Renal and Bladder Ultrasound

  • Angela B. CredittEmail author
  • Michael Joyce


Point-of-care evaluation of the urinary system is focused on assessing the kidneys and bladder. Commonly, renal ultrasound is used to evaluate for hydronephrosis and/or evidence of renal stones in patients who present with signs and symptoms of nephrolithiasis. It is also frequently used to image the bladder to obtain measurements for calculating bladder volume in patients who report urinary retention. More recently, this ultrasound technique allows providers to evaluate for causes of gross hematuria and pain with indwelling catheter, for example. At times, incidental findings are noted, such as a bladder or renal mass, that will necessitate further management making it important to learn how to recognize these structures. This chapter will review the basic genitourinary anatomy, image acquisition, normal ultrasound anatomy, and interpretation of pathology.


Hydronephrosis Kidney stone Renal cyst Bladder volume Bladder mass Enlarged prostate 

Supplementary material

Video 9.1

Right kidney in long axis: The right kidney is visualized next to the liver in long axis (MP4 1898 kb)

Video 9.2

Right kidney in short axis: In short axis, the right kidney will appear more rounded adjacent to the liver (MP4 1802 kb)

Video 9.3

Left kidney in long axis: The left kidney is visualized next to the spleen in long axis (MP4 1579 kb)

Video 9.4

Left kidney in short axis: Left kidney in short axis adjacent to the spleen (MP4 1550 kb)

Video 9.5

Bladder in transverse: Cross-sectional, or transverse, view of the bladder, scanning from superior to inferior (MP4 1762 kb)

Video 9.6

Bladder in sagittal: Sagittal view of the bladder (MP4 1814 kb)

Video 9.7

Ureteral flow jets: With high flow, ureteral flow jets can be seen entering the bladder with B-mode imaging (MP4 1763 kb)

Video 9.8

Ureteral flow jets with color Doppler: In a transverse plane, ureteral flow jets representing urine entering the bladder can be seen using color Doppler. (MP4 1775 kb)

Video 9.9

Mild hydronephrosis: Mild hydronephrosis of the left kidney (MP4 1861 kb)

Video 9.10

Moderate hydronephrosis: Moderate hydronephrosis of the kidney with hydroureter (MP4 2033 kb)

Video 9.11

Severe hydronephrosis: Complete distortion of the normal architecture due to severe dilation of the renal collecting system is seen with severe hydronephrosis (MP4 1959 kb)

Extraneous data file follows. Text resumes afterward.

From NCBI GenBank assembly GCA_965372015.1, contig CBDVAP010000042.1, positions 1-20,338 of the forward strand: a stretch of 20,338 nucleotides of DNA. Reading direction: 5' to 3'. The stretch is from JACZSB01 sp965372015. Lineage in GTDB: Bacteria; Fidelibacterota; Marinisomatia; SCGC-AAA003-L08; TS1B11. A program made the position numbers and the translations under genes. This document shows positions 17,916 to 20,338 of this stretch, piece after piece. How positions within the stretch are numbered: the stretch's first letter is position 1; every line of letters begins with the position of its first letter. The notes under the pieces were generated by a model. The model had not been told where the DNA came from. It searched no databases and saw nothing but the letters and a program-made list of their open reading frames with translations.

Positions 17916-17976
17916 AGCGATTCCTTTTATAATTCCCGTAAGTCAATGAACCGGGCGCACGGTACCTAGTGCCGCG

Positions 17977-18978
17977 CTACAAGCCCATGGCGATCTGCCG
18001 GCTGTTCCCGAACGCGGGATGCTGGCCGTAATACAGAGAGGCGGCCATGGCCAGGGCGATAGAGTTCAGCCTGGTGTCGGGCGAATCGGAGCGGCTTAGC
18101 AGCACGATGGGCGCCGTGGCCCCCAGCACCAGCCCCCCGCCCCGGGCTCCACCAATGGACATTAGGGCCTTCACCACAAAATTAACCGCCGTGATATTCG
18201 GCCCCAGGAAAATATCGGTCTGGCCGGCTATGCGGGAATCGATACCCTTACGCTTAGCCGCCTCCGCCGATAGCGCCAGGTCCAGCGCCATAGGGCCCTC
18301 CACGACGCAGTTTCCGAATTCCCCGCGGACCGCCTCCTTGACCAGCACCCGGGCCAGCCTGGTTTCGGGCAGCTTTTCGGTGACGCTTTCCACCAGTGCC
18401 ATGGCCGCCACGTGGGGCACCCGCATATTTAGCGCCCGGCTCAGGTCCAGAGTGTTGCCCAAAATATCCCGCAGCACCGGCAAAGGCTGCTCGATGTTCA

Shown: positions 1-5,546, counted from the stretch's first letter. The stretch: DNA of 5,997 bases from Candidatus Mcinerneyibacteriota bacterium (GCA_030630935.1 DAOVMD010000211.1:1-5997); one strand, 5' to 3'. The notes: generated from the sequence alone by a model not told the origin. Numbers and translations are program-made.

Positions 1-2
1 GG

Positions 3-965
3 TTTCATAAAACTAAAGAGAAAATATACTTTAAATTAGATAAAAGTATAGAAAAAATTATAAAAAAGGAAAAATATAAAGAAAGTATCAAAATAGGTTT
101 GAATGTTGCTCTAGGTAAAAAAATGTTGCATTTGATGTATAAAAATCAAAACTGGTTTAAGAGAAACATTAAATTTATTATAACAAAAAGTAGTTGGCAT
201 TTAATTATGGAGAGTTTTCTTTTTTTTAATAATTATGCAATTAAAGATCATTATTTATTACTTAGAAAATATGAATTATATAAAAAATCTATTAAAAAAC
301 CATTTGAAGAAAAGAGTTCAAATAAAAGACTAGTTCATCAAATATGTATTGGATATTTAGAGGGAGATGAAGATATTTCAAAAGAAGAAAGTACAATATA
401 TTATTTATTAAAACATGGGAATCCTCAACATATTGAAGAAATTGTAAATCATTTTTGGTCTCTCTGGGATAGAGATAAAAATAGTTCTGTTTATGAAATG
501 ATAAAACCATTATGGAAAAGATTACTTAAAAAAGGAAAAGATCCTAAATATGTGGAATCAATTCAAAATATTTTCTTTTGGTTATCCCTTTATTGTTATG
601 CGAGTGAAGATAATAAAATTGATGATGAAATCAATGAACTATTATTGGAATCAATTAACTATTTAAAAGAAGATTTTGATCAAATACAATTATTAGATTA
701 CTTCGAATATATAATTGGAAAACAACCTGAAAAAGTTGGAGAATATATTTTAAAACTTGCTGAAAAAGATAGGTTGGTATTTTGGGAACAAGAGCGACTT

Video 9.12

Hydroureter: Dilation of the ureter leaving the collecting system (MP4 1913 kb)

Video 9.13

Parenchymal stone: Stone within the renal parenchyma with posterior acoustic shadowing (MP4 2743 kb)

Video 9.14

Simple renal cyst: A large simple cyst as evidenced by a smooth, thin outer wall containing simple anechoic fluid with no internal echoes (MP4 1850 kb)

Video 9.15

Polycystic kidney disease: Multiple cysts of variable sizes that distort the architecture of the kidney suggesting polycystic kidney disease (MP4 1892 kb)

Video 9.16

Bladder mass: A large irregular bladder mass adjacent to the posterior wall of the bladder (MP4 1893 kb)

Video 9.17–

Bladder hematoma: Internal echoes in the correct setting represent blood within the bladder. A bladder hematoma can be easily confused with a bladder mass (MP4 480 kb)

Video 9.18

Enlarged prostate: Enlarged prostate with an abnormal and irregular shape that appears to extend into and distorts the bladder (MP4 1922 kb)


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    Seif D, Swadron S. Chapter 12: Renal. In: Ma OJ, Mateer JR, Reardon RF, Joing SA, editors. Emergency ultrasound. 3rd ed. China: McGraw-Hill Education; 2014. p. 319–52.Google Scholar

Copyright information

© Springer International Publishing AG 2018

Authors and Affiliations

  1. 1.Department of Emergency MedicineVirginia Commonwealth University Medical CenterRichmondUSA

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